We have now reached the point where every week there is a major news story about the UK’s failure to deal with migration. This week the Office for National Statistics (ONS) released figures showing that once again levels of migration and immigration had hit record highs with net immigration at 330,000 and overall immigration close to 700,000. That’s a rise of almost 30 per cent just compared to just last year.
Thousands of people are dying trying to enter Europe.
I have been surprised that there has been such silence from the right, particularly from right-leaning organisations who were once the cornerstones of the conservative debate in the United Kingdom. Immigration is one of the most significant issues that separates conservatives from liberals, inside or outside of the Conservative Party.
It wasn’t that long ago the majority of right-wing organisations in the UK could be relied upon to take a vocal and practical stance on immigration, but formerly conservative groups seem to now firmly hold a social liberal outlook.
For example, Oliver Cooper, the Chairman of Conservative Way Forward organising committee, the group which was founded to be the home of Thatcherites in the Conservative Party, said in response to the ONS statistics: “thanks to the booming economy, the UK is the go-to place for people to want to come to work from around the world”.
This is an insult to the millions of people who voted for the Conservative Party at the last election, expecting action on immigration. It was just a few months ago that these very same people campaigned on the basis of “controlled immigration” and returning net migration in the United Kingdom to the “tens of thousands”. Instead, we’ve come a step closer to seeing immigration into the UK hit one million people a year.
It is also a clear indication to me that the majority of “right-wing” organisations have now left conservatism behind in favour of a socially liberal stance, couching their language carefully so they still appear to be economically “right wing”.
The migration debate has been a subject that I have written and spoken on more than any other, and I feel I have presented the kind of realistic solutions that could make a difference. There is always concern around the controversy of making such strong arguments, and it’s why many who may agree choose not to speak publicly. I would have resigned from the Bow Group had there not been a willingness to make the issue a priority.
The migration debate needs more strong and practical voices to help solve this crisis and to answer the public concern. Over 70 per cent of the electorate list immigration as a pressing concern. We need small-c conservatives, which includes Conservatives and UKIPers, to stand up to advocate radical and workable solutions.
And no, we cannot rely on the media to give fair coverage, and we cannot rely on the government to act without pressure.
As we saw this week, little air time is given to advocates who do not fit the media’s polarised vision of this debate.
The media want to present the picture that the debate is between the caring left and the evil right. I was not surprised to turn on BBC and Sky News to see reporting with only white, middle aged men defending the conservative argument, set up to fail against the full force of the liberal assault.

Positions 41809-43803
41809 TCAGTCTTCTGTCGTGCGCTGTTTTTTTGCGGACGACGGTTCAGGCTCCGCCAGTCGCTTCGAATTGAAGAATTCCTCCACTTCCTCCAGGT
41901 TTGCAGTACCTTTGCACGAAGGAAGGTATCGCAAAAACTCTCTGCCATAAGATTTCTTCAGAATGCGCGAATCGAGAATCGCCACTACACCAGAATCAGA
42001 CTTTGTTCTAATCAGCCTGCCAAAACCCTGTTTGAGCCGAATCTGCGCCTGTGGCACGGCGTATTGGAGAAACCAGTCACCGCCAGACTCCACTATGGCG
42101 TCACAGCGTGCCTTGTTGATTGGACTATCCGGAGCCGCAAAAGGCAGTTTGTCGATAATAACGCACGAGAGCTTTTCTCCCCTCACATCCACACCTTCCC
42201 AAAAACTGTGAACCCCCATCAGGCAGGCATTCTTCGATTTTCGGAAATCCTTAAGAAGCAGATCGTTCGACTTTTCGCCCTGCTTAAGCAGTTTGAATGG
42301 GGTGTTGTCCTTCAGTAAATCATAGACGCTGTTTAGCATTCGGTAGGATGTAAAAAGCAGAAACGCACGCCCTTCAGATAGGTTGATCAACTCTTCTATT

I did not expect for mine or Breitbart London’s phone to be ringing last week with the mainstream media begging us to give comment on the issue. Even though this site’s editor-in-chief Raheem Kassam and I have been two of the most vocal voices on the real right over the migration crisis. We are young and brown, but to contact us for comment would spoil the vision the media are trying to portray to the public.
One debate I did get into; on the small satellite Islam Channel, was against Andy Slaughter, the Labour Member of Parliament for Hammersmith.
Andy, who was contributing via Skype, tried to twist my words and indicate I was a racist. He obviously thought I was the copperplate white middle aged punching bag usually offered up for slaughter (pun intended).
I overcame his lies by pointing out that my dark skin didn’t come about by being an indigenous Brit, but that doesn’t mean I don’t understand that urgent action is needed to solve Britain’s immigration crisis.
These tactics used by the liberal left and the mainstream media is why we have seen conservatism fall silent in Britain. If the right can come together across parties to deliver a coherent message on immigration, the media cannot ignore us.
The level of global migration has now reached 50 million, just under the population of the England. UKIP leader Nigel Farage often says the issue of immigration is not about right and left, but about right and wrong, or more importantly, about common sense. But inevitably it is the political right that need to stand up and demand a solution that meets the level of crisis. The defences at Britain’s borders will not cope with a constant influx of millions of migrants – the scenes at Calais will become a commonality.
The target of bringing down immigration levels to “the tens of thousands” is achievable – but not with a business as usual approach.
As a civilised nation, we have a moral duty to stop and control migration with a strong and impervious border. We need to send a message out that if you want to come to the UK and other European nations you need to do so legally.
The right is not only failing the nation by abandoning the debate, but failing the migrants who are dying by their thousands on the false promise of human traffickers who profit from their suffering, and our failure to send a clear message.
Nic Conner is a Senior Research Fellow at the Bow Group, Britain’s Oldest Conservative Think Tank